Avanti West Coast: ‘It’s barely possible to travel around the North of England by rail,’ MPs told

MPs investigating failures by Avanti West Coast and other train operators have been told: “It’s become barely possible to travel around the North of England by rail.”

The transport select committee is conducting a special session on train travel in northern England. The first witness was Jennifer Williams, northern correspondent at the Financial Times.

She said: “It has become barely possible, to be honest, to travel north to south or east to west if you’re in the North of England if you’re trying to get around by rail.

“It’s become very common for people to say, ‘You can’t really tell if it’s a strike day or not in the North of England at the moment.

“Avanti has its own special kind of chaos.”

Avanti West Coast runs trains from Manchester, Lancaster, Liverpool, Preston, Wigan, Warrington and Crewe to London Euston, as well as links to southern Scotland, the West Midlands and North Wales.

“The actual experience of getting an Avanti service is appalling in all sorts of ways,” Ms Williams said.

“The trains are overcrowded. It’s very often impossible to book tickets in advance.

“Often seat reservations end up being suspended. People are sat on the floor. The trains are dirty. Things are broken: card machines are broken, toilets are broken, aircon is broken.”

The committee heard that trains on the West Coast main line had been reliant on staff working on rest days for decades. In August, the number of drivers volunteering for overtime fell dramatically and an emergency timetable with fewer trains was brought in.

On Sunday a new schedule with more services began, which Avanti West Coast says is not dependent on rest-day working.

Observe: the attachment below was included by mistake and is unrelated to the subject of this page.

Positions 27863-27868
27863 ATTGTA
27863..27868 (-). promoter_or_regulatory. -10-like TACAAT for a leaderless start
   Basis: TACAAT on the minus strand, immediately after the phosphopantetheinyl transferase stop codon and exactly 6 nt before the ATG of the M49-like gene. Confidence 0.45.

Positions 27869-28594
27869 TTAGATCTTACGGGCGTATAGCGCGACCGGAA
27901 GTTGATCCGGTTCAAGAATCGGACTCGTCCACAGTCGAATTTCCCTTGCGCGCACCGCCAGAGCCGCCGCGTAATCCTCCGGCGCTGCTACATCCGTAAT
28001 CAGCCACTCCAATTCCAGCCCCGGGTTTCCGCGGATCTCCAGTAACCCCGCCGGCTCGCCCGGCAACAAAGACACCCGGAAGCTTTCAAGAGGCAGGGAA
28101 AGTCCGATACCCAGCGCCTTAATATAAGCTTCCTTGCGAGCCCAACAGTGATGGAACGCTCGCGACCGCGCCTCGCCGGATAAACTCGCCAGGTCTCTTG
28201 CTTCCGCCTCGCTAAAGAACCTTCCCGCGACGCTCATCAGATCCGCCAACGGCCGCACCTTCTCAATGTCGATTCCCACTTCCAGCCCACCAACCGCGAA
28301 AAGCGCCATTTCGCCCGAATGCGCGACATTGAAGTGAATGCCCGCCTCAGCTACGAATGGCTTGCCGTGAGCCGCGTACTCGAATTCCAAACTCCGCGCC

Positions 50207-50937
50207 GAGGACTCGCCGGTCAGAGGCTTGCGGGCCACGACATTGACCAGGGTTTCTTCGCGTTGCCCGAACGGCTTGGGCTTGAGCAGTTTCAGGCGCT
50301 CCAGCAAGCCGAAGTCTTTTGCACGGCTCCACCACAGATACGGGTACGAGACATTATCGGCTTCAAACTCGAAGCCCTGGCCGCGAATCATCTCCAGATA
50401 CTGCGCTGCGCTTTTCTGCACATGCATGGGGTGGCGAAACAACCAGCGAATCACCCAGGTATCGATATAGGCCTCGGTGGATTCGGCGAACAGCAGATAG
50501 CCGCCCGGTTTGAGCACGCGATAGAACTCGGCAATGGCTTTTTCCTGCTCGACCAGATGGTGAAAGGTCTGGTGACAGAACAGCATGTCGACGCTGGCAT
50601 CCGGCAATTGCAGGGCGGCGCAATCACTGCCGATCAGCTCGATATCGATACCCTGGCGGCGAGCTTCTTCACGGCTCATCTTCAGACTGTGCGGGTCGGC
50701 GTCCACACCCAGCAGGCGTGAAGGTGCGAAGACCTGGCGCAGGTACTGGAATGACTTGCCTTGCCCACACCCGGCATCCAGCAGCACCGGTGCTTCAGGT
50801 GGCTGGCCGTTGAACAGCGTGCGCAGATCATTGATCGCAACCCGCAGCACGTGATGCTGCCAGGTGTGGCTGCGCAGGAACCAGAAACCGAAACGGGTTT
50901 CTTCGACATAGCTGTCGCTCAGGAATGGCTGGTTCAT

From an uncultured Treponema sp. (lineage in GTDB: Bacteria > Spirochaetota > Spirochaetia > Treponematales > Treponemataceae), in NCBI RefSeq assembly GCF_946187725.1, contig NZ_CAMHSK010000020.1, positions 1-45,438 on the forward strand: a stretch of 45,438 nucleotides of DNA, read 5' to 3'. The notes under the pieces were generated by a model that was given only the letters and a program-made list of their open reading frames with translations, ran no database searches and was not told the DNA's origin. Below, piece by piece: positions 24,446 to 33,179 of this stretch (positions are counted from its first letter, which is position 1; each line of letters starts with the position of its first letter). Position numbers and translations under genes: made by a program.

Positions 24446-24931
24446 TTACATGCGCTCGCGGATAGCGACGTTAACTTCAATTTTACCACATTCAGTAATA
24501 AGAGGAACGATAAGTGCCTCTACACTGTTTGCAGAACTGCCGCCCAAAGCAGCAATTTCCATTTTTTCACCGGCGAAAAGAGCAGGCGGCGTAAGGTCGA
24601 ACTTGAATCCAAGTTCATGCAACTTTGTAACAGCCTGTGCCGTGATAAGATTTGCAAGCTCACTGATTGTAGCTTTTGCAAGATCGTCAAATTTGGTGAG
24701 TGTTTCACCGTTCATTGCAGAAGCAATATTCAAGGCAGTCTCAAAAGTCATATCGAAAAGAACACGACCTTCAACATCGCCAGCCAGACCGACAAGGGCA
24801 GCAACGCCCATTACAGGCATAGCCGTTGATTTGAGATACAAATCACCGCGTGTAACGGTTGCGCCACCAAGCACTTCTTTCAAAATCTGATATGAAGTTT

Richard Scott, director of corporate affairs at the West Coast Partnership – which runs the Avanti West Coast franchise – said services had now improved.

But he conceded: “People need to rebuild their confidence. That’s not a switch we can flip overnight. The way we will rebuild that confidence is by delivering consistently so that people think, ‘I can rely on Avanti’. And that’s what we’re going to do.

“We’re running the timetable we said we would run.”

Mr Scott warned there could be short-notice cancellations due to sickness during the flu season, but said they would not be “on the scale that people have previously seen”.

He also apologised for the service to vulnerable passengers and those with additional needs. He said: “The service that we have provided over recent months has not been good enough. I apologise unreservedly for that.

“The key to all of this is getting back to a stable timetable that we can deliver.”

The senior Labour MP, Ben Bradshaw, asked the Avanti West Coast executive if the train firm was considering changing its name.

“It’s a misnomer, isn’t it? ‘Avanti’ means forwards,” he said. “But you’ve been going relentlessly backwards ever since you took over from Virgin.”

Mr Scott said: “It’s not been good enough over the past few months, I completely accept that. But we are moving forwards now.

“The timetable which came in on Sunday is the way to do that.”

Anthony Smith, chief executive at Transport Focus, said: “Clearly there’s been some kind of serious breakdown at Avanti of industrial relations overall.

“The staff-management relationships don’t seem to be good and need resetting.”

Lord McLoughlin, chair of Transport for the North and former transport secretary, said: “There are signs of improvement. Avanti did manage to run the three-trains-an-hour [between Manchester and London] on Monday, but of course, we’re now into a national dispute.”

Strikes called by the RMT union are disrupting rail travel across Great Britain this week until Sunday, with further stoppages planned early in the new year.

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